They are generally more prone to heart and lung disease, memory problems, and mood disorders. If a person begins using chemical substances at an early age, they are also significantly more likely to develop an addictive disorder during adulthood.
Substance Use Facts & Statistics
According to the National Institute on Drug Abuse, the use of illicit drugs often declines once a person reaches adulthood. However, close to 1 million people over the age of 65 are living with a diagnosable substance use disorder. Between the years 2000 and 2012, the rate of older adults seeking treatment for a substance use disorder increased from 3.5 percent to 7 percent of the total demographic. This is partially due to high prescription rates among older adults. NIDA reports that one study, which involved 3,000 participants between the ages of 57 and 85, found roughly 80 percent were taking at least one medication on a daily basis. If you are over the age of 55 and you have been struggling with substance use disorder of any type or severity, we are available to help. Contact us today to begin.
Am I a Functioning Alcoholic or Addict?
Some people who develop an addictive disorder later on in life fail to seek the help they need because they do not recognize that substance use has become an issue. Addiction affects different people in different ways. Some people experience severe and devastating personal consequences as a direct result of their substance use. Others use substances for an extended period of time with little to no consequences, and eventually find themselves in a place of mental and emotional turmoil. What does it mean to be a “functional” alcoholic or addict? It essentially means that you continue keeping up with your day-to-day responsibilities, and the people who you frequently interact with might be in the dark about your struggles with addiction. Most “functional” alcoholics and addicts find that the consequences associated with their substance use are largely internal. If you have a beautiful home, a loving family, a high-powered career and an impressive wardrobe, it doesn’t necessarily mean that you are thriving in all areas of life. Maybe you pop pills throughout the day to cope with chronic pain, or drink a significant amount of alcohol every evening in an attempt to “unwind” after a busy day. No matter what substance use looks like for you, we are available to help.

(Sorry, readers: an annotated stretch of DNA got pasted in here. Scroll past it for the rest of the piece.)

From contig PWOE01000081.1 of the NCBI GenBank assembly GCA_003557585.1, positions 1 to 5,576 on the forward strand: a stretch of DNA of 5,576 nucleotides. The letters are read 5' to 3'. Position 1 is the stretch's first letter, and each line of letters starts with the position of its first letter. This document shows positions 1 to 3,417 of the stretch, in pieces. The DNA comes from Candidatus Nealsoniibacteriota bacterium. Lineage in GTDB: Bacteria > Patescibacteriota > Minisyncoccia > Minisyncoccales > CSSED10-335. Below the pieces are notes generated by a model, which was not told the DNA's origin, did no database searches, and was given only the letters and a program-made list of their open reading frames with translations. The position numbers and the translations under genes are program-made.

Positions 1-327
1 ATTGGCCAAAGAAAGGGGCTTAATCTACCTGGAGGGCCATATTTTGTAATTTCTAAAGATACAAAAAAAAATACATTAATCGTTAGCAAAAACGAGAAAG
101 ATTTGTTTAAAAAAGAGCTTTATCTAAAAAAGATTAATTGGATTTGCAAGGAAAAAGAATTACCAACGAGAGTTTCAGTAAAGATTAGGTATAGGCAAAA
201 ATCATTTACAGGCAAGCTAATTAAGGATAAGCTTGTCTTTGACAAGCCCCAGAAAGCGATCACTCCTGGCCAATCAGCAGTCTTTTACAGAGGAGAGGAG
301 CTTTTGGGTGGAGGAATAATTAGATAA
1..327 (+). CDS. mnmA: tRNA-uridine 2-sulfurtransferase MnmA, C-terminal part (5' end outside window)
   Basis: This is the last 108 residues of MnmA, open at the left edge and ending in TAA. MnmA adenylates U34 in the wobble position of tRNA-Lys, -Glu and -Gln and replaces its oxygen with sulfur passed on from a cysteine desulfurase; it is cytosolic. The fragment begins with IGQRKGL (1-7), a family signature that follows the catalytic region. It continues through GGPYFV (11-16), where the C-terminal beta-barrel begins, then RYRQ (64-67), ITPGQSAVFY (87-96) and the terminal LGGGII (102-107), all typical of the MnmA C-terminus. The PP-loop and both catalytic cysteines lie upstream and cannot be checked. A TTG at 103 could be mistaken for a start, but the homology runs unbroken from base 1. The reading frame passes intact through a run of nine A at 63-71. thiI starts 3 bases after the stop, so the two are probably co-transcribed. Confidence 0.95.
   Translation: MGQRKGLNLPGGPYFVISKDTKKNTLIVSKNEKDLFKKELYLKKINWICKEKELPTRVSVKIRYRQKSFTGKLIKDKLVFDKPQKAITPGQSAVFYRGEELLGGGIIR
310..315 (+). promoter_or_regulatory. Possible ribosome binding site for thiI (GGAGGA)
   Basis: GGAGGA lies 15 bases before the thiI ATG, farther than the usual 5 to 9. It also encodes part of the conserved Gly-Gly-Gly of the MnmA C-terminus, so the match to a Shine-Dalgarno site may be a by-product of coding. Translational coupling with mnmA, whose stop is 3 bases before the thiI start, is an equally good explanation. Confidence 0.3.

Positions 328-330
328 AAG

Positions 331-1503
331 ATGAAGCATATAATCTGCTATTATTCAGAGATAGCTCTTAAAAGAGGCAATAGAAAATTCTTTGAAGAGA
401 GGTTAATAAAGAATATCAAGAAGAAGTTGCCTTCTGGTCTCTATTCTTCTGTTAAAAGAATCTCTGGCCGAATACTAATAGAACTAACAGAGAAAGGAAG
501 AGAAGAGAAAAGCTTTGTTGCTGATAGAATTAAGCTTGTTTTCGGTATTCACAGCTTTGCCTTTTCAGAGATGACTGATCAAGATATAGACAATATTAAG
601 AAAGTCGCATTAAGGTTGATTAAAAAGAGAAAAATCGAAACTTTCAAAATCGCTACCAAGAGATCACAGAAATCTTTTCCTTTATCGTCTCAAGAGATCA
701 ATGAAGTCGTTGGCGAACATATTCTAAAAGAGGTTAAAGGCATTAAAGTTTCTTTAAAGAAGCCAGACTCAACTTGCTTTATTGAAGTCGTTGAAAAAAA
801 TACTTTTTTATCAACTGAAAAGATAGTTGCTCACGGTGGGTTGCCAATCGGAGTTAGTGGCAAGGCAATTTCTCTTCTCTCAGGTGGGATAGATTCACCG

Benefits of Getting Sober Later in Life
Why is it a good idea to get sober later on in life? Because addiction is a progressive medical condition, associated symptoms will only continue to worsen the longer they are left untreated. Coming to terms with an addictive disorder later on in life might prove challenging, but the longer you brush it under the rug, the more consequences you will inevitably face. It is certainly never “too late” to get sober.